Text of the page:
Research — 31 July 2014

TEENS who are active in the evenings are more likely to suffer depression and insomnia, a study of more than 300 South Australian high school students has found.

The research by Adelaide University psychology PhD student Pasquale Alvaro found students who played video games and preferred to do homework at night, rather than early in the morning, were more at risk of sleep and mental health problems.

The findings, published in the journal Sleep Medicine, show insomnia is independently linked with depression, anxiety and panic disorders in teens.

Teens who were more naturally disposed to being active at night were also more at risk of obsessive-compulsive disorder, separation anxiety and social phobia.bigstockphoto_Depressed_Teen_Boy_4211429

“These findings suggest that the ‘eveningness’ chronotype — being more active in the evenings — is an independent risk factor for insomnia and depression,” Mr Alvaro said.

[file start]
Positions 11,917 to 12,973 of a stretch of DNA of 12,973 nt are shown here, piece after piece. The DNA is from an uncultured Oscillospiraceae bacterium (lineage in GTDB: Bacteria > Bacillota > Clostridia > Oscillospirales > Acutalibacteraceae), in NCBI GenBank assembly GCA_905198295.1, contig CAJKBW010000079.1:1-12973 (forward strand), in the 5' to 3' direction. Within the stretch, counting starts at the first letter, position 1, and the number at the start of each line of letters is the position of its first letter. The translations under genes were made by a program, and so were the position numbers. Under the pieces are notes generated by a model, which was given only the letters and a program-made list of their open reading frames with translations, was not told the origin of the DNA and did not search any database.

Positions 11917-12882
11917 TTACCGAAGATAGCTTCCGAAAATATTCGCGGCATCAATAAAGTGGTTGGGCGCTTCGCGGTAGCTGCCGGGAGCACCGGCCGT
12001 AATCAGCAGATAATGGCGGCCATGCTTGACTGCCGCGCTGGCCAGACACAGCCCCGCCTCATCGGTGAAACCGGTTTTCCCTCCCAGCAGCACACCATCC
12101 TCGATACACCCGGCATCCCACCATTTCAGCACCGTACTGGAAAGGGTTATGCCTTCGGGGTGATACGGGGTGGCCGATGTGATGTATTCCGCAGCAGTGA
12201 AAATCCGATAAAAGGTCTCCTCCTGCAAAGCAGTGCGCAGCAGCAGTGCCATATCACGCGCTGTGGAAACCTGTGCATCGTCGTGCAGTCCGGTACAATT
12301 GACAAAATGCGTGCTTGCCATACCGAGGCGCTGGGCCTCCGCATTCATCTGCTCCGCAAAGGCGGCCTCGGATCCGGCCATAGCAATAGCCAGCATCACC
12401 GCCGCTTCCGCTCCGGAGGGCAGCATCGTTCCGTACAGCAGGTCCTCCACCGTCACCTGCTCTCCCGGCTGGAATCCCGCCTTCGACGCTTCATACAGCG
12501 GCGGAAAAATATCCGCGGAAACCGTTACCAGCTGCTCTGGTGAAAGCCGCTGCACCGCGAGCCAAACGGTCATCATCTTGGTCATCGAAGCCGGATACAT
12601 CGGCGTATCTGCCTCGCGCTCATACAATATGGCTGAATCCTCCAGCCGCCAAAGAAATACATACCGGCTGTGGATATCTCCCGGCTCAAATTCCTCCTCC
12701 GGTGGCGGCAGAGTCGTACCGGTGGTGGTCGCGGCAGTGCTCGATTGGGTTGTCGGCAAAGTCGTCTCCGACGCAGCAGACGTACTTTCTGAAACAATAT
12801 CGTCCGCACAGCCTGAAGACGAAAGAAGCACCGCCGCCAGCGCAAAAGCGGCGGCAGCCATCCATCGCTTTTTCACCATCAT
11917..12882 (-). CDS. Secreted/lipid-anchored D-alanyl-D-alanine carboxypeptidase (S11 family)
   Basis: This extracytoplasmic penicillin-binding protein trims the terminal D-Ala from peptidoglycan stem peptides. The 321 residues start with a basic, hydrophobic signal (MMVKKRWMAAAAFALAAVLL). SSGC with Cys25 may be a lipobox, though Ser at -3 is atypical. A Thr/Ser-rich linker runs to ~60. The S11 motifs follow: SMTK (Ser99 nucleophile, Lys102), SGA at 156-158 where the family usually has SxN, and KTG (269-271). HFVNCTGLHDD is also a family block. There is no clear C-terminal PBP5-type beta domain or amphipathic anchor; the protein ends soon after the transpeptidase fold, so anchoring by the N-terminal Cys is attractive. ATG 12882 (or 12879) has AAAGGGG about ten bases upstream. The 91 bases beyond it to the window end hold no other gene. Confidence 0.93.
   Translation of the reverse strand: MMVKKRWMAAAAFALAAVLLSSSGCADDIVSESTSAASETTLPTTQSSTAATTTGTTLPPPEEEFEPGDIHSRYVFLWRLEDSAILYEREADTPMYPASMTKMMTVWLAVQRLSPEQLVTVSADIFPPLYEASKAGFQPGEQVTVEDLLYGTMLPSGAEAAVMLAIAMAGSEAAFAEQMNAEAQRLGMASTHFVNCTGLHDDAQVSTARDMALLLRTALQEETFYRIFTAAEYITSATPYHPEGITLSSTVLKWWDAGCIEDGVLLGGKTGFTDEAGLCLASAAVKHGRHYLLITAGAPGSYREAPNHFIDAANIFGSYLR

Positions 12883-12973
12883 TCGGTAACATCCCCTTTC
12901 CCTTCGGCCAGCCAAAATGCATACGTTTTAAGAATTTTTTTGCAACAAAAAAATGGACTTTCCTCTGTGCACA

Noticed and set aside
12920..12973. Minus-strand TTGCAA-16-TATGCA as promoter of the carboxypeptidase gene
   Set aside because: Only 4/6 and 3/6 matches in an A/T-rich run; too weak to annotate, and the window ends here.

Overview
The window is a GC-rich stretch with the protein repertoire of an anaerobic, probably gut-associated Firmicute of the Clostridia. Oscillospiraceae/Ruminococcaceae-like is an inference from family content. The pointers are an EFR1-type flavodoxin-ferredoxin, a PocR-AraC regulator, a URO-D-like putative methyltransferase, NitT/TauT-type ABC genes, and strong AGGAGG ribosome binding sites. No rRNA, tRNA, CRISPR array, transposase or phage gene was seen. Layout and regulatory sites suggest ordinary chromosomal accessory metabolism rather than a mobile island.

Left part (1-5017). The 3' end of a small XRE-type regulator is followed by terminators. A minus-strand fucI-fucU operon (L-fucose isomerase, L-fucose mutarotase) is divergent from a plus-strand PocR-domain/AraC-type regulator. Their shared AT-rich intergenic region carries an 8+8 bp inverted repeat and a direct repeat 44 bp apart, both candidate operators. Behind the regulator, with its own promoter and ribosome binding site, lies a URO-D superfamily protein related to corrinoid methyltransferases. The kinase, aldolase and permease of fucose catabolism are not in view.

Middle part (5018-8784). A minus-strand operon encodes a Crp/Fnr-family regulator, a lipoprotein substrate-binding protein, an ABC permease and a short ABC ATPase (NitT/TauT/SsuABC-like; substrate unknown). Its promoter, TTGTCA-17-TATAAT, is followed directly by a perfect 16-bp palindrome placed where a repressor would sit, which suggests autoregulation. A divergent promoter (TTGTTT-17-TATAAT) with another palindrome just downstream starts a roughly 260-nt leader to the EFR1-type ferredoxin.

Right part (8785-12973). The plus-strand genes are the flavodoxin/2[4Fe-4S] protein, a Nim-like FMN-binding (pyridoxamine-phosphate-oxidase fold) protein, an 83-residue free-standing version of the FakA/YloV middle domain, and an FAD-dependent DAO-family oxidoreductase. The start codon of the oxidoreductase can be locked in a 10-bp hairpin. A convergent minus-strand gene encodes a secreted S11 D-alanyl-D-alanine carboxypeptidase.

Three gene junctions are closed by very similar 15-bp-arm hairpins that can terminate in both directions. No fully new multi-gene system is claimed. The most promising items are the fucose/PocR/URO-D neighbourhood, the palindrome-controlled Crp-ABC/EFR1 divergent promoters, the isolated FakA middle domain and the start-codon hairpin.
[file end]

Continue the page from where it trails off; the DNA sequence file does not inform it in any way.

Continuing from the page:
“This is important because adolescents tend to develop a preference for evenings, which sometimes becomes a syndrome whereby they keep delaying going to sleep.”

Mr Alvaro said teens should not do homework or play video games in their bedrooms so their brains did not associate the bedroom with high levels of mental stimulation.

If teens insisted on taking their phones to bed they should dim the screen and watch videos that would relax them such as favourite TV shows, he said.

Mr Alvaro said about 11 per cent of teens aged 13-16 experienced insomnia.

“There is a growing awareness among the scientific community that insomnia, depression and anxiety disorders are linked with each other, and these disorders contain overlapping neurobiological, psychological, and social risk factors.

“Having insomnia in addition to anxiety or depression can further intensify the problems being experienced with each individual disorder. It can lead to such problems as alcohol and drug misuse during adolescence.”

This article first appeared on ‘’ on 30 July 2014.


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